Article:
According to a majority of economists surveyed by Reuters, India’s central bank, the Reserve Bank of India (RBI), would follow up its surprise rate hike in May with another raise at its meeting next month. The scale of the move was extremely split.
In April, India’s retail inflation surged to an eight-year high, staying beyond the central bank’s tolerance limit for the fourth month in a row, and is expected to continue high.
The RBI would most likely raise the repo rate, which is currently at 4.40 percent, to at least its pre-pandemic level next quarter, rather than 2023 as originally expected, due to the abrupt shift in views on increasing inflation and how to control it.
In a recent Reuters survey, 14 of 53 analysts predicted the RBI will raise rates by 35 basis points to 4.75 per cent next month, while 20 predicted a greater increase of 40-75 basis points, including 10 who predicted a hike of 50 basis points.
At the June 6-8 meeting, twelve respondents predicted a small rate hike (10 to 25 basis points), while seven predicted no change.
The RBI is expected to enhance its inflation forecast for the current fiscal year and consider raising interest rates during the meeting, according to a source familiar with the events.
However, such a wide range of opinions on how the RBI would respond to its unannounced 40 basis point rate cut on May 4 demonstrates the difficulty analysts face when they are caught off guard and given no clear direction on what to expect next.
“We need to really see the second action…in June to really get a grip of exactly what is the scale of policy normalisation that we can expect and the pace as well,” said Upasna Bhardwaj, senior economist at Kotak Mahindra Bank, who is predicting a 35 basis point rise to 4.75 per cent, the median forecast for June.
She added: “Markets are certain on one account that there will be aggressive policy rate hikes since inflation is the greatest threat at this moment.”
This aggressive prognosis echoes what other central banks were expected to do, particularly the Federal Reserve of the United States, which is projected to raise rates by 50 basis points at its forthcoming meetings following a similar move earlier this month.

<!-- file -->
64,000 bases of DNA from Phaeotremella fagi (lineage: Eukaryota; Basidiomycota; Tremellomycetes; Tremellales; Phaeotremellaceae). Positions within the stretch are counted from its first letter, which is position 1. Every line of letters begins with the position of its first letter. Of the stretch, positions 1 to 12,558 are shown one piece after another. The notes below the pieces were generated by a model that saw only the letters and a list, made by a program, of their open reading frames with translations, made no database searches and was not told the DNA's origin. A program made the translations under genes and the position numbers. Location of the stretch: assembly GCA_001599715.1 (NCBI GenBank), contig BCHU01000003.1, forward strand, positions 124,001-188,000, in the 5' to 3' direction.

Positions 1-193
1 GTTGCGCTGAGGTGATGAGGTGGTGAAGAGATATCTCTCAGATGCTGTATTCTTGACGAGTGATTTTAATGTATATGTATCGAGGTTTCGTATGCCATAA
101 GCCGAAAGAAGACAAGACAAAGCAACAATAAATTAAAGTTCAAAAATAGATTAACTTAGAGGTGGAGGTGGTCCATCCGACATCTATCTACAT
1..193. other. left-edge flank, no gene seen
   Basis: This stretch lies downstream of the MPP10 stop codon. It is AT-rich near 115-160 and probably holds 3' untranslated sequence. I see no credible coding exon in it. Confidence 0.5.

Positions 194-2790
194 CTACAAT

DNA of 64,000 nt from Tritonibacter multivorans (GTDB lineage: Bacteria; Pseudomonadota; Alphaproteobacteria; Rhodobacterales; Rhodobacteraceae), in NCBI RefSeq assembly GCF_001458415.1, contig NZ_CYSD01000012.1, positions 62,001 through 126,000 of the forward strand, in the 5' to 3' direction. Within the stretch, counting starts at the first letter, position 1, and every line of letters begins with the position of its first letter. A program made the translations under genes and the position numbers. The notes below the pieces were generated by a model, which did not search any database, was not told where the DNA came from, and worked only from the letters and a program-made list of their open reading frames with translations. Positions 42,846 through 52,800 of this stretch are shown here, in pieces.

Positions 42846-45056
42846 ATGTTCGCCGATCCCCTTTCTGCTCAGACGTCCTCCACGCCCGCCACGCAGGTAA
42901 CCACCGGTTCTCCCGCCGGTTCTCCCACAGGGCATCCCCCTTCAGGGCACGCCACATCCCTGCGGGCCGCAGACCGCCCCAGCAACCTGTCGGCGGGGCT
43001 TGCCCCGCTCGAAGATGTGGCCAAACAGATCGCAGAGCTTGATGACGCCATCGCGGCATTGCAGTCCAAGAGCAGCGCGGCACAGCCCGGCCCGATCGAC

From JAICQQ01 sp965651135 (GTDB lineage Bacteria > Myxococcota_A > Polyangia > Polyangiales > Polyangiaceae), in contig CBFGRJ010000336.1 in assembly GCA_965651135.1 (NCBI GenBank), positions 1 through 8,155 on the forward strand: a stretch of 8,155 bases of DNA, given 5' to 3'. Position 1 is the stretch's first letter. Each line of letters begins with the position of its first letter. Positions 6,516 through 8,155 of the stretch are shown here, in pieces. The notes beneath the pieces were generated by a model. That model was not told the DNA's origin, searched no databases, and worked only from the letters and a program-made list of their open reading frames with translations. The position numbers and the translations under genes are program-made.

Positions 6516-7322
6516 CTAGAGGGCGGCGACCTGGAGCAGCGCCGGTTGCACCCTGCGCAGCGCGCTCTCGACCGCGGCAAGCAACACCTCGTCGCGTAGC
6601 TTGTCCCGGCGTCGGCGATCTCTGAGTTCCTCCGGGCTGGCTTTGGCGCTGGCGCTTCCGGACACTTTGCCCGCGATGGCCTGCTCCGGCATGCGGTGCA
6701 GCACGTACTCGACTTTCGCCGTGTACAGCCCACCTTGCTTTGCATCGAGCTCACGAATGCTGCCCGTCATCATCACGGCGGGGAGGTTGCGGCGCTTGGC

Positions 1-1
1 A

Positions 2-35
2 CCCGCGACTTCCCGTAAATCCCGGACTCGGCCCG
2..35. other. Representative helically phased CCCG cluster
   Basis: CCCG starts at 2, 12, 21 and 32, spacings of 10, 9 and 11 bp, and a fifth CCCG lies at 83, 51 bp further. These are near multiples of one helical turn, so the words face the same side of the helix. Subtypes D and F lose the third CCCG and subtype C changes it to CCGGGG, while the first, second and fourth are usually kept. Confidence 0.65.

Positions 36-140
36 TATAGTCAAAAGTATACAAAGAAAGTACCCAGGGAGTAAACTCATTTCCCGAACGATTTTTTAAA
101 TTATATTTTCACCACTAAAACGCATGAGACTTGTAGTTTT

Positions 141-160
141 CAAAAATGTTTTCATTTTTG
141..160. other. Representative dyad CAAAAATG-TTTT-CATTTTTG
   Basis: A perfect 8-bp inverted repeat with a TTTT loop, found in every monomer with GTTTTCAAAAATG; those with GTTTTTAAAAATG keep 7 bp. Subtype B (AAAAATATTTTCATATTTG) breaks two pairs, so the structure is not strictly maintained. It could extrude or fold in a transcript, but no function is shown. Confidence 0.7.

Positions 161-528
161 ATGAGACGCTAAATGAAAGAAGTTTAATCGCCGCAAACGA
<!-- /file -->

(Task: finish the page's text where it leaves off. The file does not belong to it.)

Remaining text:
Nearly a third of those polled (17 of 53) expect the repo rate to return to 5.15 per cent next quarter, where it was before the pandemic. Another 20 projected that rates will rise even further.
Interest rates were expected to rise further, hitting 5.40 per cent or higher by the end of 2022.
11 of 15 respondents in a considerably smaller sample with estimates through the end of next year anticipated the repo rate reach 5.75 per cent or higher.
Furthermore, the possibilities of the RBI joining some of its peers in raising interest rates by 50 basis points appear to be stronger now than they were previously.
An extra question found that 22 of 41 respondents thought there was a high or very high possibility of a 50 basis point RBI rate hike at the next meeting, while the remainder said there was a low or very low chance. That was a stark contrast to a recent poll, in which the majority of respondents thought such prospects were slim.
“Communications out of the RBI could have been a lot better…this kind of surprise move certainly does not help with policy credibility,” said Tuuli McCully, head of Asia-Pacific economics at Scotiabank.
“I see their reasoning why they felt like they couldn’t wait any longer and had to act, but it certainly is an issue… if they say something and then act the other way then, it doesn’t help with the communication.”
Still, when asked how the RBI’s unexpected repo rate hike affected its credibility, 24 out of 34 respondents felt it improved, while the remainder said it worsened or did nothing.
(Adapted from Reuters.com)